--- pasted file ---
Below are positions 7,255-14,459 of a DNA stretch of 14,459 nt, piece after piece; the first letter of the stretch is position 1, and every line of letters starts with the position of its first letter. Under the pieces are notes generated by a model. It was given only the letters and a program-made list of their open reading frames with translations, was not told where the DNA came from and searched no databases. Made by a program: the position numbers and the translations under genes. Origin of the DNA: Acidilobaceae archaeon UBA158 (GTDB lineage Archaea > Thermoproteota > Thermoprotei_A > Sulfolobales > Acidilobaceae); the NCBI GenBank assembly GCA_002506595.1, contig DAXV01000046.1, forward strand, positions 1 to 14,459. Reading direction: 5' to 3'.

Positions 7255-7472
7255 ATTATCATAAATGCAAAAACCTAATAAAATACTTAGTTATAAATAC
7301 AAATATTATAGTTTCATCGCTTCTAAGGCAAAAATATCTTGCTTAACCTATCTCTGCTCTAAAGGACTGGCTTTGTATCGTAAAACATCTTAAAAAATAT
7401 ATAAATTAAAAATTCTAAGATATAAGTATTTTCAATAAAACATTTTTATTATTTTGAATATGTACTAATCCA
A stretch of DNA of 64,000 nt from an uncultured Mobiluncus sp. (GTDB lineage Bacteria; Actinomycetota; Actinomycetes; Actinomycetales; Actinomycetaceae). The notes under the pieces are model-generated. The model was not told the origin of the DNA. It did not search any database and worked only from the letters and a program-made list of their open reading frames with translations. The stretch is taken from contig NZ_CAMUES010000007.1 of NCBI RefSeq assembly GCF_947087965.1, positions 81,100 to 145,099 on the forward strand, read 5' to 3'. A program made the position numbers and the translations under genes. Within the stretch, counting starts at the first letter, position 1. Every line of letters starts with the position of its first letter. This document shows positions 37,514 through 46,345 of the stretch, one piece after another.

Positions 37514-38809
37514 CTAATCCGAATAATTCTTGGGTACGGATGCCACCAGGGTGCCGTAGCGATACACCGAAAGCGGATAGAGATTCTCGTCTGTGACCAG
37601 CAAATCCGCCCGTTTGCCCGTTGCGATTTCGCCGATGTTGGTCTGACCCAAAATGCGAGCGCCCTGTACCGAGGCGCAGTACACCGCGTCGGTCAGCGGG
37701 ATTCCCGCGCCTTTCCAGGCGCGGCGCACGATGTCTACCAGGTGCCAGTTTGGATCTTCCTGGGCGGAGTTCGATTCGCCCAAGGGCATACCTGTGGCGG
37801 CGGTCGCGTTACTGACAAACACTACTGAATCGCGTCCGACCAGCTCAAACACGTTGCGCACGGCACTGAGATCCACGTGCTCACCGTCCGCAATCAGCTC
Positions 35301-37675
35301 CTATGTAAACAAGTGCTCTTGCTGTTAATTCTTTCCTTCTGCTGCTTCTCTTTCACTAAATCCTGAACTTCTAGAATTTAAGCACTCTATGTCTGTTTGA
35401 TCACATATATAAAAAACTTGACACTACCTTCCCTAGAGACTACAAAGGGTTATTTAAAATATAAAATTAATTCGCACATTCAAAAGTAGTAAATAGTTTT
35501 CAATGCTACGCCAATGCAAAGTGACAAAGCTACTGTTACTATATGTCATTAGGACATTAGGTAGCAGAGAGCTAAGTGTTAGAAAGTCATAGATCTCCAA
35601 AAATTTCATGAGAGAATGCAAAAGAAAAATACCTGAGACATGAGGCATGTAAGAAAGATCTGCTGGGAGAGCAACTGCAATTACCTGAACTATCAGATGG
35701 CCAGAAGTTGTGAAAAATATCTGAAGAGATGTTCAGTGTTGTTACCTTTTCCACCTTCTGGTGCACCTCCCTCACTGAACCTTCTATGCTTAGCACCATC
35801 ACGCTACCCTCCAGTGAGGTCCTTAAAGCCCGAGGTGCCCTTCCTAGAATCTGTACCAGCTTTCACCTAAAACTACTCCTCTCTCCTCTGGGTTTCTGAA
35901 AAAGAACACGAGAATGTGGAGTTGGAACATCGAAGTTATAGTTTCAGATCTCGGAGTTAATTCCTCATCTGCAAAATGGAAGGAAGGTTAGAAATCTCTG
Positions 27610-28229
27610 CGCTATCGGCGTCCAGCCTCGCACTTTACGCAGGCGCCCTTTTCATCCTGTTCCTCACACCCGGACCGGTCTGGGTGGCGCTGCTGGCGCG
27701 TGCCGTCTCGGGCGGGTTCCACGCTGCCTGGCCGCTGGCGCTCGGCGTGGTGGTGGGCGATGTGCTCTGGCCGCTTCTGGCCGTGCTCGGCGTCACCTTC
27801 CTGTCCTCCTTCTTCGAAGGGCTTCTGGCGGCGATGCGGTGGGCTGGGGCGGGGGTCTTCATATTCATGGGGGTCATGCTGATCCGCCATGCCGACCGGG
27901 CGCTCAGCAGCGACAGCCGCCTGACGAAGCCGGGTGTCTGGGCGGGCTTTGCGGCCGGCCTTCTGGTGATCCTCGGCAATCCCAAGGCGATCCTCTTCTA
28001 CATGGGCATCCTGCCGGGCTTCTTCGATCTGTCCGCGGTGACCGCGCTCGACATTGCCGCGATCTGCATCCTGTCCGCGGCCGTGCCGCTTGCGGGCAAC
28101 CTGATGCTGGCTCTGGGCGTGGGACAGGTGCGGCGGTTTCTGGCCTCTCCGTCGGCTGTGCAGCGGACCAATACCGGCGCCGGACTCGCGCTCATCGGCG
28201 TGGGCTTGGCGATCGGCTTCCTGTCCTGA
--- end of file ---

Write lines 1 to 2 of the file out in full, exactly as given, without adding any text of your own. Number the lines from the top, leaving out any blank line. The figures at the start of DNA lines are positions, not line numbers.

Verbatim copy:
Below are positions 7,255-14,459 of a DNA stretch of 14,459 nt, piece after piece; the first letter of the stretch is position 1, and every line of letters starts with the position of its first letter. Under the pieces are notes generated by a model. It was given only the letters and a program-made list of their open reading frames with translations, was not told where the DNA came from and searched no databases. Made by a program: the position numbers and the translations under genes. Origin of the DNA: Acidilobaceae archaeon UBA158 (GTDB lineage Archaea > Thermoproteota > Thermoprotei_A > Sulfolobales > Acidilobaceae); the NCBI GenBank assembly GCA_002506595.1, contig DAXV01000046.1, forward strand, positions 1 to 14,459. Reading direction: 5' to 3'.

Positions 7255-7472